Re: backing up NVDA settings


Absolutely! 1 of the things I used to do when I was doing A T was to
actually let students get themselves in trouble, because eventually
it's gonna happen, & learning how to listen to the directions the
program is providing that in many cases will help get them extricated
is a skill that needs to be learned early. Some folks got really
really mad at me, but many said they felt it was the most valuable
part of their learning. & those who got P O'd really never did succeed
at using the computer well, tbh. Learning how to listen to the screen
reader & read docs/find information are absolutely the 2 most valuable
skills a computer user can acquire.

On 1/17/22, Brian Vogel <britechguy@...> wrote:
On Mon, Jan 17, 2022 at 01:54 PM, Chris wrote:

But more often than not users are left scratching their arse when
something that was working before shutting down and now its completely
screwed up today!

The problem being that I have heard both, and plenty.

In the end, there is no solution here, there is just personal preference and
optimal design as far as how users are, or are not, prompted.

I have long ago gotten over the idea that you can please all of the people
all of the time, or that users will even bother to learn a lot of the basics
of whatever it is they happen to be using.  I've also come to the conclusion
that the computing version of, "Ignorance of the law is no excuse,"

Everything, absolutely everything, has default settings and behaviors.  If
you (the generic you) are going to use them, then it is incumbent on you to
take the time to learn what those are.  And it usually doesn't take very
long to do so.  No one is expecting anyone to RTFM from cover to cover for
something like Windows, NVDA, JAWS, MS-Word, MS-Excel, or similar.  But at
least having read and digested the quick start guides would be a very good
starting point.  And I will add, in the case of NVDA, the entire user guide
is not very long at all and huge sections of it can be skipped over if you
know you aren't using, for instance, a Braille display.  It is
comprehensible, and even if you don't (and, believe me, you don't) memorize
each and every thing just having the knowledge, in the back of your head,
that "something about how to do {insert thing you want to do at a later date
here}" was discussed is very helpful indeed when you decide you actually
want to do it.

I am just so over the idea that it's OK for users to not know how to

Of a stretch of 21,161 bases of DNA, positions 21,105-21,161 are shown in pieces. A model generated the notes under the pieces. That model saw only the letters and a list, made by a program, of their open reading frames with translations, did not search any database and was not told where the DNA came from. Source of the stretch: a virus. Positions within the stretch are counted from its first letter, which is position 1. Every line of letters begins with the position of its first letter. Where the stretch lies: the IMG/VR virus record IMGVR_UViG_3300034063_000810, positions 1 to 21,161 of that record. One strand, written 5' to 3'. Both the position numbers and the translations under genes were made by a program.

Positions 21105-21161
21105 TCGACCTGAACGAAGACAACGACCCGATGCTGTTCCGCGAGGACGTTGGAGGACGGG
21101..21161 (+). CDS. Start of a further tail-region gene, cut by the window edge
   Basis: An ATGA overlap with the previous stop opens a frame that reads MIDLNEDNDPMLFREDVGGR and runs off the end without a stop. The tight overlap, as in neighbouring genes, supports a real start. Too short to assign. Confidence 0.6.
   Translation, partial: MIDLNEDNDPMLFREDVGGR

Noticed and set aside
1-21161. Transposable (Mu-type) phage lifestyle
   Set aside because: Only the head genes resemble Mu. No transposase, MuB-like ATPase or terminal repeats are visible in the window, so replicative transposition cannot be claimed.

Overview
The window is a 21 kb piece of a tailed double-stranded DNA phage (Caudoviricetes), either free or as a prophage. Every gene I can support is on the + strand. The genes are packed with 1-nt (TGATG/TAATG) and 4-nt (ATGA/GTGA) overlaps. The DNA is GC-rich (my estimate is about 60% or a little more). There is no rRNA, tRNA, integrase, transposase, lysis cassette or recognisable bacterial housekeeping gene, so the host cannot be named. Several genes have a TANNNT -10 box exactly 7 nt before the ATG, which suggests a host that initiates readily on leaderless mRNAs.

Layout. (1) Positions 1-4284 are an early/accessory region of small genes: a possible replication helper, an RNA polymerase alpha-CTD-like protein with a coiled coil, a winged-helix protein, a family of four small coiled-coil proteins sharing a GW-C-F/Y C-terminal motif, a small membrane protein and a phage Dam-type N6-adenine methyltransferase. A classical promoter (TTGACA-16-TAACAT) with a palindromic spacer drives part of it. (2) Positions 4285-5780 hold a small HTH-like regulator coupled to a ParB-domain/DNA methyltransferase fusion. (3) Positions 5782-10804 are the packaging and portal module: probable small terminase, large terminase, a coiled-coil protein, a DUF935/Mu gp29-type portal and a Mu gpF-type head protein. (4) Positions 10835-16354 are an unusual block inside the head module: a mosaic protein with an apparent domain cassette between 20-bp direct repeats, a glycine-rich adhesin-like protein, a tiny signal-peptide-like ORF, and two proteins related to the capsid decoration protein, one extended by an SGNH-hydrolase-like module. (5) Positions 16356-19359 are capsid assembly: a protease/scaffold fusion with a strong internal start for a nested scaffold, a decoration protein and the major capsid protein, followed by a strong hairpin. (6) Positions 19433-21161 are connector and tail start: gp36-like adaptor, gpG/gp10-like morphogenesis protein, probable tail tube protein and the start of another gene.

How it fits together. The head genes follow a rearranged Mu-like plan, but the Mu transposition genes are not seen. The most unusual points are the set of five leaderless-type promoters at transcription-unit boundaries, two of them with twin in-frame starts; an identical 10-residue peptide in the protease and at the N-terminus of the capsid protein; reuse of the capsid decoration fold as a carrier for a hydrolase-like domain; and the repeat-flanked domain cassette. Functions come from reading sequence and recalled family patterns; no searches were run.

reference the various pieces of documentation for whatever they use.  And
I'd say I'm even more adamant about that for screen reading software in
particular.  I don't know of anyone, including myself, who knows it all and
has it all memorized.  I'd say that for well over 90% of the "more esoteric"
questions I answer on this very group the way I get the answer is opening
the NVDA Commands Quick Reference and/or NVDA User Guide and using just one
or two key words from the original question, and, voilà, there it is.

In the year 2022, it is completely unacceptable for anyone to believe that
not being able to seek out readily available information, independently, is
just A-OK.  It's not, and if you don't know how the first thing you should
set about doing is learning by asking, "How do I go about finding . . . ?,"
rather than asking for an answer.  Teach a man or woman to fish . . .

None of the above should be a surprise to anyone who's been reading me over
time, either, and is the very reason I've pretty much stopped giving direct
answers to queries along the lines of, "What's the command/keystroke for . .
.?," opting instead to give the instructions for opening the Commands Quick
Reference along with the search word or phrase that gets the questioner
straight to the answer or very, very near to it.  That gives both the
answer, and teaches a skill.

Brian - Windows 10, 64-Bit, Version 21H2, Build 19044

*The instinctive need to be the member of a closely-knit group fighting for
common ideals may grow so strong that it becomes inessential what these
ideals are.*

*~* Konrad Lorenz (1903-1989)

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